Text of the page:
Monday, September 29, 2014

"that by merely writing you down, you would obtain some sort of independent life"

I first saw her—is this the way to go on? She had a large bouquet of white and yellow flowers in her arms. A flower begins to die immediately upon being cut away from its roots and usually a bouquet of daffodils or roses reminds me of some kind of portable mortuary, a colorful bundle of corpses bound for the temporary crypt of a vase and then, eventually, the rubbish heap. There is nothing romantic in flowers, which are the sexual organs of plants and therefore a species of public obscenity. She had a large bouquet of fresh spring flowers in her arms, and though she moved quite assertively through the crowd, she protected the flowers as if she carried a fragile newborn child.

Many pedestrians on the Charles Bridge carry bouquets of flowers, especially this time of year when women yearn to bring color and life into houses and apartments which have lain cold and dark all winter long. Florists do a brisk business in the spring; that is easily proved. Why it is that I took notice of this particular woman is unclear.

Perhaps—no, I am only attempting to tell the lies a writer tells in order to appear clever. She is beautiful and wore a yellow coat, which caught my eye before the flowers, which seemed at first to be an extension of her coat, or she—her whole body—an extension of the flowers. We begin to die immediately upon being cut free of our mothers. A body is a kind of portable mortuary, bound for crypts called school, university, the office, marriage, death. These are not original observations, and I make them only in retrospect. For the past three weeks I was not thinking of mortuaries or how a fragile newborn child eventually finds his way to the rubbish heap. The sunlight was thick and glowed heavily on her yellow coat and her armload of fresh spring flowers. There must have been fifty feet of bridge span and three hundred people between us, but my eye somehow picked her from the crowd. Her hat was dark gray and the brim was turned up over her left ear. She had jet black hair, glossy and falling to her shoulders. It interests me that I saw how beautiful she was even at that distance among so many other strangers, since her features could not have been clear to me, and the sun shone down hard, the brilliance distorting and blurring the world. Nonetheless she is a beautiful woman, which I confirmed later. She was weaving her way east through the midday throng, going in the same direction I was, and so without any evil purpose I was entitled to follow her across the bridge, past one after another of the famous bronze monsters our Christian masters have erected over the Moldau. She did not look up at the statues, her attention given entirely over to the protection of her flowers. Her left ear, when I was close to her, looked like a soft pink blossom, a tulip perhaps but my knowledge of flowers is quite limited. The delicate petals of her ear beckoned to me and I trailed in her wake, paying little mind to the passersby.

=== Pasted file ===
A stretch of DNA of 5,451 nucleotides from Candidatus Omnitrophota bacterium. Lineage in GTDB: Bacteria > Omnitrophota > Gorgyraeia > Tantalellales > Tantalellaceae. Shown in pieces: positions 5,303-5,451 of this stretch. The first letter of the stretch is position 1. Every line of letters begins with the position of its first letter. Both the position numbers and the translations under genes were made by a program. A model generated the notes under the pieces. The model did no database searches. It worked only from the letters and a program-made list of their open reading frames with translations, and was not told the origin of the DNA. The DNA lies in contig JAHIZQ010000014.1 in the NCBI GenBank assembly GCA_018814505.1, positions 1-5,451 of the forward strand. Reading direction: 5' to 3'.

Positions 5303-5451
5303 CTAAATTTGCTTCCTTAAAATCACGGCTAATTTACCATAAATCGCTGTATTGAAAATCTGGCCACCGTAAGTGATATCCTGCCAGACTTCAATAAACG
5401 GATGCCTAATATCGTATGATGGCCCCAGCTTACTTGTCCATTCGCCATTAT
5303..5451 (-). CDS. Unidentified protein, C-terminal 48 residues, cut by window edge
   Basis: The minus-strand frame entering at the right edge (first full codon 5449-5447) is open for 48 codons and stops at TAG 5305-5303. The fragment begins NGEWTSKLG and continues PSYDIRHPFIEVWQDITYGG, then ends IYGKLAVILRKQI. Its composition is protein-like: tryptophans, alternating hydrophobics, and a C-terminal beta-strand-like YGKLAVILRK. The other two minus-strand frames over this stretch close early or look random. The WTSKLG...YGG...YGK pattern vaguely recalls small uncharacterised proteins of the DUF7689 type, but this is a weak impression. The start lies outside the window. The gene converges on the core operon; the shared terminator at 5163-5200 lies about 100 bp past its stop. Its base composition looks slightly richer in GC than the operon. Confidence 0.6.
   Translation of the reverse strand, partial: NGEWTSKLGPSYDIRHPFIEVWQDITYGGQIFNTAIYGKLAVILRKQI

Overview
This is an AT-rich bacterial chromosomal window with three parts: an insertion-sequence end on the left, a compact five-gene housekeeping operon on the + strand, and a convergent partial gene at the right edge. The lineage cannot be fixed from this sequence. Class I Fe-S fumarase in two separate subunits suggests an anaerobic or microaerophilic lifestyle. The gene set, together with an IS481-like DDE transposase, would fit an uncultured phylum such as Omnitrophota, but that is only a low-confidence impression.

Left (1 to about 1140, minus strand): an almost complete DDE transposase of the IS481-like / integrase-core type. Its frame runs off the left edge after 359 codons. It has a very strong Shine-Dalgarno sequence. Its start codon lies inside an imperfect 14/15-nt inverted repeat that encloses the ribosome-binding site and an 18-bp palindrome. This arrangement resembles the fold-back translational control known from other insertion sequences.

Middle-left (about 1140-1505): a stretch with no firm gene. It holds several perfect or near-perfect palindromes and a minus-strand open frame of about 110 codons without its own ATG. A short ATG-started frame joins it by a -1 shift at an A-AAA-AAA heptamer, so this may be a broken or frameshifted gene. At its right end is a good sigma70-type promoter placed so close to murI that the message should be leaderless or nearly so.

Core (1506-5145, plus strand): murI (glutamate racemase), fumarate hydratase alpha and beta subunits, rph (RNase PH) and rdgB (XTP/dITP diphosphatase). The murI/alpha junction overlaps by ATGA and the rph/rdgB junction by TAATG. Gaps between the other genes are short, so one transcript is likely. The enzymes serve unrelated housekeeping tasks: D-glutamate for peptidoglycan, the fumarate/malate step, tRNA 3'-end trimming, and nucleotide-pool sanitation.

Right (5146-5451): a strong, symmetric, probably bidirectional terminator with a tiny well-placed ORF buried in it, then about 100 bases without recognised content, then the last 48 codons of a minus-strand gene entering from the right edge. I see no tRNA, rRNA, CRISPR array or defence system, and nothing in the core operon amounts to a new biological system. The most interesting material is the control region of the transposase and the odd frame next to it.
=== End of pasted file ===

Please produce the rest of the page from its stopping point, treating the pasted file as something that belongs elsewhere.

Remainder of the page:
from "Antosha in Prague," a story from a book in progress

6 comments:

  1. I started writing a comment on this yesterday but I must not have posted it -- anyway, I'm not going to say anything about a work in progress, except that I wish you fortitude as you persevere.

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  2. Thanks for the fortitude! I'm sorry you didn't comment, though. This particular story is drafted, and I'm on to another one now.

    Most of the stories in this book are turning out to be in different styles, in different voices, etc. This is an amusing and interesting project for me. The excerpt above is supposed to be a cross between Kafka's early diaries, the more poetic Chekhov of his late period, and my own sort of typical High Modernism. Plus whatever else has made its way into my brain. I have no idea what the completed collection will look like, and I have no idea what sort of revisions I'll have to make. Themes and repeated images are starting to emerge, which is interesting. This is my favorite thing yet, this "novel."

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  3. The comment was going to be more or less the same as the one I posted, without the first fifteen words. Do you think of any particular authors when you imagine a typical High Modernism?

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    1. Woolf, Joyce, Lawrence, very early Rebecca West. Yeats. Gide. The usual suspects, I guess. Some Nabokov.

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    2. I'm thinking about reading another Powys, so maybe I might be adding him to my list of influential modernists. Also, today is Powys' birthday.

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